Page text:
If you’re using a hybrid guitar setup with the likes of the Laney LA-Studio Supergroup amplifier head you can choose between a range of different sound presets on the LA-Studio to get the best sound for the venue, so you can make your amp sound like you’re playing Wembley even if it’s a 500 capacity venue, running the sound of your guitar amp directly to the PA system. You never need to mic cabs again or worry about the quality of backline or microphones at a venue.
If you’re running a digital guitar rig with an LFR cabinet, you can still send the signal from your modeler guitar rig to the desk, and use the Laney LFR cabinets for onstage monitoring and feedback PLUS you can switch between different cabinet sounds. It’s way more flexible!
With a digital guitar rig, and hybrid modeler rig using the likes of the Laney LA-Studio, you have a single box which is packed with a room full of world-class cabinets and amplifier settings. There are no batteries, cables or vintage tubes that are going to fail on you! Just modern reliability!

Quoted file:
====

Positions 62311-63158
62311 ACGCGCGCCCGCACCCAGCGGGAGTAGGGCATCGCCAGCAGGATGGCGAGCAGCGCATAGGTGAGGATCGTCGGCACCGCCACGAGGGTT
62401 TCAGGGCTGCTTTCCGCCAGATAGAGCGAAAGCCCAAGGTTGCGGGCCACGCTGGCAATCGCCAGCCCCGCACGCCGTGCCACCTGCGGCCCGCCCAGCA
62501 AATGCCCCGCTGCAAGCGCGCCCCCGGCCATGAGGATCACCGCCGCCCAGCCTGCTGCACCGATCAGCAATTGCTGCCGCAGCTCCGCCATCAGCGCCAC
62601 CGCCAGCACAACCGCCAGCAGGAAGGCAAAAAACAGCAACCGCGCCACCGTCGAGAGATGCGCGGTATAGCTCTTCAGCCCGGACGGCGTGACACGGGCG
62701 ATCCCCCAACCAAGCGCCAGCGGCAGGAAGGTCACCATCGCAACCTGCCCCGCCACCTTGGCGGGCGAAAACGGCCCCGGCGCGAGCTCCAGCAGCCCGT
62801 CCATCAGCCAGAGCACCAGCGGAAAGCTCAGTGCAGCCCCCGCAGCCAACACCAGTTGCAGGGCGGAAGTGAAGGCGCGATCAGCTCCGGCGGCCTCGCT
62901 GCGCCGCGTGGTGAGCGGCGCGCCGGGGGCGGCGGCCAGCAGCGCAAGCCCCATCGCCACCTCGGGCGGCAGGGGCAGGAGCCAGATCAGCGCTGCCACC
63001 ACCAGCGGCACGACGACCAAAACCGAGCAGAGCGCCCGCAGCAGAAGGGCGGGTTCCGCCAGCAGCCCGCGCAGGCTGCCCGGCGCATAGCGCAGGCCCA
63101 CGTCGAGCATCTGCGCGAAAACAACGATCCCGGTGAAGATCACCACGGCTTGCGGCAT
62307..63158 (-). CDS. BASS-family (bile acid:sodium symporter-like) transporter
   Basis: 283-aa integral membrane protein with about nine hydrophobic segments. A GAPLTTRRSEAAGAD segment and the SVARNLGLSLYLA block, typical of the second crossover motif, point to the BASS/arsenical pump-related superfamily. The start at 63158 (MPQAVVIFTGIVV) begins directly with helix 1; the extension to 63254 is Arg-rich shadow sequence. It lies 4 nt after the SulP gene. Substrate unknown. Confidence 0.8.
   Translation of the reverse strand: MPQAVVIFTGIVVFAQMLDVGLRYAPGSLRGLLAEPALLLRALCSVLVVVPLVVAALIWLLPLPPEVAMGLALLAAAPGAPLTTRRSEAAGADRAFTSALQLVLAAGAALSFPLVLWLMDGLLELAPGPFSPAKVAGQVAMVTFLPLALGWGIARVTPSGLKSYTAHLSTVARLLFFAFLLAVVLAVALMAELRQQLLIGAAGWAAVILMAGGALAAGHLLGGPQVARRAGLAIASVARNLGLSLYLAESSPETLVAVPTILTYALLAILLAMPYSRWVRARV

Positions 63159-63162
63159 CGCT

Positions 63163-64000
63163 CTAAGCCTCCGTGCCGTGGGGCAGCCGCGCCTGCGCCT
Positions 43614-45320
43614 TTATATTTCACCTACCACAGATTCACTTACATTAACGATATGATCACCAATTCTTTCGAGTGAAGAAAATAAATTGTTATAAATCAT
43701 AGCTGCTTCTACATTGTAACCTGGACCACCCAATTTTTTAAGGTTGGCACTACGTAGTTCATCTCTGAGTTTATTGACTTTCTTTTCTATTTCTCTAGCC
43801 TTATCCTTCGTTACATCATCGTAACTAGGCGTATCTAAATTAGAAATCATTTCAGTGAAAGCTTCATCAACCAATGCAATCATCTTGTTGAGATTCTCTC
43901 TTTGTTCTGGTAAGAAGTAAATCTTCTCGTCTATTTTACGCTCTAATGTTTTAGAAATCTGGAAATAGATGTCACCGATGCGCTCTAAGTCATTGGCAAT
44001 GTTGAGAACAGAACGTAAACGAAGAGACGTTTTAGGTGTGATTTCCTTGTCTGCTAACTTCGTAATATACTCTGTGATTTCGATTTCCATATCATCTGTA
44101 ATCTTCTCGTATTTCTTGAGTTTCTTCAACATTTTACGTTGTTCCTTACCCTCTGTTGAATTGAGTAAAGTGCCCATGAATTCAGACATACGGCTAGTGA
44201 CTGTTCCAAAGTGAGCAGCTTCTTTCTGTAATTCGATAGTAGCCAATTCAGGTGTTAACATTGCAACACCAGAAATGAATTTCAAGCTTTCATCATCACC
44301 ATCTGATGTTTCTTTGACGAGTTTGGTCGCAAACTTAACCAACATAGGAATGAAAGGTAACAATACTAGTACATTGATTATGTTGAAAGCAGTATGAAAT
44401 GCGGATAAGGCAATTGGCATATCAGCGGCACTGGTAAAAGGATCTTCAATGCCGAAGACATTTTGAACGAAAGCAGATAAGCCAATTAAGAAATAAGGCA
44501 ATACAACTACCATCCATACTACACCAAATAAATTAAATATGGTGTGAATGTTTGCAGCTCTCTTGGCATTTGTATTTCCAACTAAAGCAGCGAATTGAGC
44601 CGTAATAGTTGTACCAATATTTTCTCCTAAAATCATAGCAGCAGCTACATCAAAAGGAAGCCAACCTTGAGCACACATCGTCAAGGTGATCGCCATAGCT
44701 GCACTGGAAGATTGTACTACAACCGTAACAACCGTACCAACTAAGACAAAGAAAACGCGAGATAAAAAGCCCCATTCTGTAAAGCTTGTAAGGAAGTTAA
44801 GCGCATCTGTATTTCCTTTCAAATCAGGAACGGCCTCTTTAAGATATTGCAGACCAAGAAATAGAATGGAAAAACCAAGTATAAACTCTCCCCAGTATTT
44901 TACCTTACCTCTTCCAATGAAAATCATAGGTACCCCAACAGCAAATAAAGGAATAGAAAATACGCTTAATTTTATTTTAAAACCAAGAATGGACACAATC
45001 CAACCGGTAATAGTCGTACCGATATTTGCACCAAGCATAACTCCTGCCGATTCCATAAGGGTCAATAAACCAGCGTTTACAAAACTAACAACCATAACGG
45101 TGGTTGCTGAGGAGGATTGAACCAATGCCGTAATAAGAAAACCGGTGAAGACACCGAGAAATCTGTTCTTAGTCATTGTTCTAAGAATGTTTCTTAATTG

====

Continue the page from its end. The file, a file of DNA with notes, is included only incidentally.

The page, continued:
Digital modeling rigs give you so much flexibility as you have a world of different amplifier tones at your disposal. The Laney LA-Studio is a one-box solution, with plenty of different tones and cabinets with modelled speakers that change your tone – because we all know speakers have a huge effect on your guitar amp tone. You actually get 6 different presets within, with access to tonnes more thanks to the Laney Two Notes DynIR library suite – easily one of the best cabsim packages out there!
With a digital guitar rig, you can quickly switch between different amp models and settings, allowing you to adapt to various musical situations. With the addition of a FRFR cabinet, like the Laney LFR you can also go one step further and have a completely flat sound that ensures the quality of your modeling sounds are preserved, or reduce CPU usage on your digital pedalboard by deactivating the cabinet modelers and use the onboard cabinet setting on the Laney LFR to access the 1×12 and 4×12 sound settings. If you want to know what’s best in terms of 1×12 vs 2×12 vs 4×12 guitar cabinets read here.